Cela dit, l’œuf est également riche en lutéine, un pigment qui posséderait des propriétés bénéfiques pour la vue ainsi que dans la prévention de maladies oculaires. Il serait aussi en mesure de nous prémunir contre la maladie d’Alzheimer grâce à un nutriment appelé la choline.
Bien que les chercheurs soient encore loin de pleinement saisir les réelles implications de notre petit œuf sur notre santé, la grande majorité des recherches tendent à démontrer qu'il est sans danger. Chouette !/ Craquant, non ?

Un grand merci et BRAVO, Susu ! Texte très bien compris !

Bravo à tous les quatre !



Réponse : Rack Your Brains/99 de maxwell, postée le 18-08-2021 à 20:06:54 (S | E)
Hello!

Packed with protein = pleins de protéines
easy to cook = faciles à cuisiner



Réponse : Rack Your Brains/99 de magie8, postée le 19-08-2021 à 13:58:49 (S | E)
hello , j'avais pensé riche en protéines mais ce n'était pas vraiment la traduction du mot packed.
faciles à cuisiner c'est plus élégant j'aurai dû y penser aussi plus tôt à bientôt merci 😇



Réponse : Rack Your Brains/99 de here4u, postée le 22-08-2021 à 08:10:19 (S | E)
Hello Dears,

Anyone to help ( and double) susu to close this exercise?



Réponse : Rack Your Brains/99 de swan85, postée le 23-08-2021 à 08:42:10 (S | E)
Bonjour
En attendant le travail de SUSU et en accord avec Here4U, voici ce que je propose :

''
L'un des aliments préférés du monde pour le petit-déjeuner est-il enfin controversé ?
Une étude récente a révélé qu'un demi-œuf supplémentaire par jour était lié à un risque plus élevé de maladie cardiaque, alors qu'une analyse précédente portant sur un demi-million d'adultes en Chine a montré exactement le contraire : la consommation d'œufs était associée à un risque moins élevé de maladies cardiaques. Cependant, il s'agissait dans les deux cas d'observations, ce qui signifie qu'il est impossible d'établir une relation de cause à effet. Les œufs sont également une source importante de lutéine. Un pigment qui a été associé à une meilleure vue et à un risque moins élevé de maladie oculaire. Les œufs peuvent contribuer à nous protéger de la maladie d'Alzheimer grâce à un composé appelé choline.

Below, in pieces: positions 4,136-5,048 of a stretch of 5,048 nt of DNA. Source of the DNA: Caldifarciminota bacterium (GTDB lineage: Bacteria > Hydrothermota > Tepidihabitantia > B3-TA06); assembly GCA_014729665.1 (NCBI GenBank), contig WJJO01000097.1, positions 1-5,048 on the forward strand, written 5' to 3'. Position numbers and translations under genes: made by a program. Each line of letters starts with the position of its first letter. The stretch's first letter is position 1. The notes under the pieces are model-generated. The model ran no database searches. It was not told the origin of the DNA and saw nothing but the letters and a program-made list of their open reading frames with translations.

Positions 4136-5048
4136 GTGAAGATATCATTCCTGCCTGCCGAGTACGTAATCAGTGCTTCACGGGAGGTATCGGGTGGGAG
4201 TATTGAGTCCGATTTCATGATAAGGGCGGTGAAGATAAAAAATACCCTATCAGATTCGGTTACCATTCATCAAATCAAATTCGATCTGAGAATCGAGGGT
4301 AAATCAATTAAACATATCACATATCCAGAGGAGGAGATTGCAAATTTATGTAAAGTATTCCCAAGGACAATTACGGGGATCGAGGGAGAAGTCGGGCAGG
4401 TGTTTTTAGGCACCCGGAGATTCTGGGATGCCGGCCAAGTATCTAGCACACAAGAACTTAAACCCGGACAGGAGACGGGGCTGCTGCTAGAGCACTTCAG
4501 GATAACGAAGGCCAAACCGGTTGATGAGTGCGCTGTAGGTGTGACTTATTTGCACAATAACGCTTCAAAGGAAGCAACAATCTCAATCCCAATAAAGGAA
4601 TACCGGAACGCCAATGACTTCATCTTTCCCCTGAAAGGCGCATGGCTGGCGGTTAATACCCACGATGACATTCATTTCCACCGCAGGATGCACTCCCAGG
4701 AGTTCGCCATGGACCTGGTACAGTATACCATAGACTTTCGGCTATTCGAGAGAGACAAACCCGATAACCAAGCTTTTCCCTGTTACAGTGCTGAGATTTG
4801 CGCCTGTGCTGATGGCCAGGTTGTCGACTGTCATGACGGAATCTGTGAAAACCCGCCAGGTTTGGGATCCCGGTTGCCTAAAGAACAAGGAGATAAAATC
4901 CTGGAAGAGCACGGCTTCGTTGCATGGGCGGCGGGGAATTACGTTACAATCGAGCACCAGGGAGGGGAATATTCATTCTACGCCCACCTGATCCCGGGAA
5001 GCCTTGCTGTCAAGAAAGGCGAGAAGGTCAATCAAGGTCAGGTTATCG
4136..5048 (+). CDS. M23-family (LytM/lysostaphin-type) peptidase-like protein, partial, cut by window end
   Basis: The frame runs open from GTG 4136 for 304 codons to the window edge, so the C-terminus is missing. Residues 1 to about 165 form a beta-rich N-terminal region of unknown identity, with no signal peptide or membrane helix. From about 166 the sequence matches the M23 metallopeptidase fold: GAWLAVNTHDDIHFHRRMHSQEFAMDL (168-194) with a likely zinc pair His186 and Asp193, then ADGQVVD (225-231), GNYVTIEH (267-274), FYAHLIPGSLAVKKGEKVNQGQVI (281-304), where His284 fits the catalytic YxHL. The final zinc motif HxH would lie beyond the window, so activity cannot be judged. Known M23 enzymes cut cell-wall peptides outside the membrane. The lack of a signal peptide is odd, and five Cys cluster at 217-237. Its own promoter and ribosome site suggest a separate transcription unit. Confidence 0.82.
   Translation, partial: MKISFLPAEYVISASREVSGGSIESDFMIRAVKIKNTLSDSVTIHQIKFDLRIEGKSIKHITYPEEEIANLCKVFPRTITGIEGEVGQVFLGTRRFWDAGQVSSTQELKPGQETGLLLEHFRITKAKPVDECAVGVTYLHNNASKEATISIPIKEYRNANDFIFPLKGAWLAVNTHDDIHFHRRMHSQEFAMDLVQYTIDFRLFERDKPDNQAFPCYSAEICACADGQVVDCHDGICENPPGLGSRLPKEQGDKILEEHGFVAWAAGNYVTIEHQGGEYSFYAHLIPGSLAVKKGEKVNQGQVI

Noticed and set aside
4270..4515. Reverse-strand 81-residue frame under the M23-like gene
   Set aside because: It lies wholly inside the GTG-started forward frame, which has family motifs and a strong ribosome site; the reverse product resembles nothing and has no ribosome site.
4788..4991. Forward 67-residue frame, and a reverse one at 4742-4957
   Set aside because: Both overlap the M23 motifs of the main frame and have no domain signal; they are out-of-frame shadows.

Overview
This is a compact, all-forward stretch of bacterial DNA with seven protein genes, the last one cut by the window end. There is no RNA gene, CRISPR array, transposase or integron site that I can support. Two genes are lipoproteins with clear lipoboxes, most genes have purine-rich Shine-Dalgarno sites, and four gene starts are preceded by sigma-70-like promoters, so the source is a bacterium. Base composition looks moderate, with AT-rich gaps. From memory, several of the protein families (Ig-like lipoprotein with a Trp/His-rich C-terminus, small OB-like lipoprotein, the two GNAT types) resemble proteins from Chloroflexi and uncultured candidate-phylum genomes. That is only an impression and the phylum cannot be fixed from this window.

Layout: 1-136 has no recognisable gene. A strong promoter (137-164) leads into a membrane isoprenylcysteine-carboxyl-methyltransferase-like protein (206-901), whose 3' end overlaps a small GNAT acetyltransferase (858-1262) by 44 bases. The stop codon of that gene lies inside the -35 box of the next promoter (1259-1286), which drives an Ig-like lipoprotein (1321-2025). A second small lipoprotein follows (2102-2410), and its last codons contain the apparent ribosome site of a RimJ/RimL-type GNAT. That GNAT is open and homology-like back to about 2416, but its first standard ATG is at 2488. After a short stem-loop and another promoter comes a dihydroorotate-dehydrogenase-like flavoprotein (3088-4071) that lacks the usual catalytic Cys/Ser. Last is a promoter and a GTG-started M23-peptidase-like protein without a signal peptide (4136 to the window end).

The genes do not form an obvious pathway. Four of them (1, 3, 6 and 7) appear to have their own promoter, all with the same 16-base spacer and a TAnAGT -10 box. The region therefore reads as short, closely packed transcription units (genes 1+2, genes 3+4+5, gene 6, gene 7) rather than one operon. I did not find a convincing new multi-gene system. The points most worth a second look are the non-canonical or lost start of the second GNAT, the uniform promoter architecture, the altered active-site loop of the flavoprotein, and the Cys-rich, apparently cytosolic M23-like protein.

Alors que les chercheurs sont loin de comprendre vraiment les avantages et les inconvénients de cet humble œuf. La grande majorité des recherches récentes indique qu'ils ne posent aucun risque et qu'ils sont vraisemblablement bons pour notre santé. C'est génial.
''



Réponse : Rack Your Brains/99 de here4u, postée le 23-08-2021 à 09:11:28 (S | E)
Hello!

Un grand Swan!



Réponse : Rack Your Brains/99 de susu52, postée le 23-08-2021 à 12:26:15 (S | E)
Coucou

voici ma traduction.
Je ne suis pas habitué à ce genre d'exercice, mais j'ai fait de mon mieux !

L'un de nos petits déjeuners préférés est -il réellement hors de causes? Un étude récente suggère en fait que la consommation d'une moitié d’œuf supplémentaire par jour serait liée à un risque accru de développer des maladies cardiaques. Tandis qu'une analyse antérieure faite sur un demi-million de chinois d'âge adulte prouvent le contraire. Cependant ces deux études étant basées sur l’observation, il est impossible d'en déduire une réelle relation de causes à effets.
Cela dit, l’œuf est également riche en lutéine, un pigment qui posséderait des propriétés bénéfiques pour la vue ainsi que dans la prévention de maladies oculaires. Il serait aussi en mesure de nous prémunir contre la maladie d’Alzheimer grâce à un nutriment appelé la choline.
Bien que les chercheurs soient encore loin de pleinement saisir les réelles implications de notre petit œuf sur notre santé, la grande majorité des recherches tendent à démontrer qu'il est sans danger. Chouette !

-------------------
Modifié par susu52 le 23-08-2021 15:28





Réponse : Rack Your Brains/99 de here4u, postée le 23-08-2021 à 17:12:17 (S | E)
Hello!

Correction du FuW terminée !(ci-dessus!) Un grand merci à nos quatre volontaires !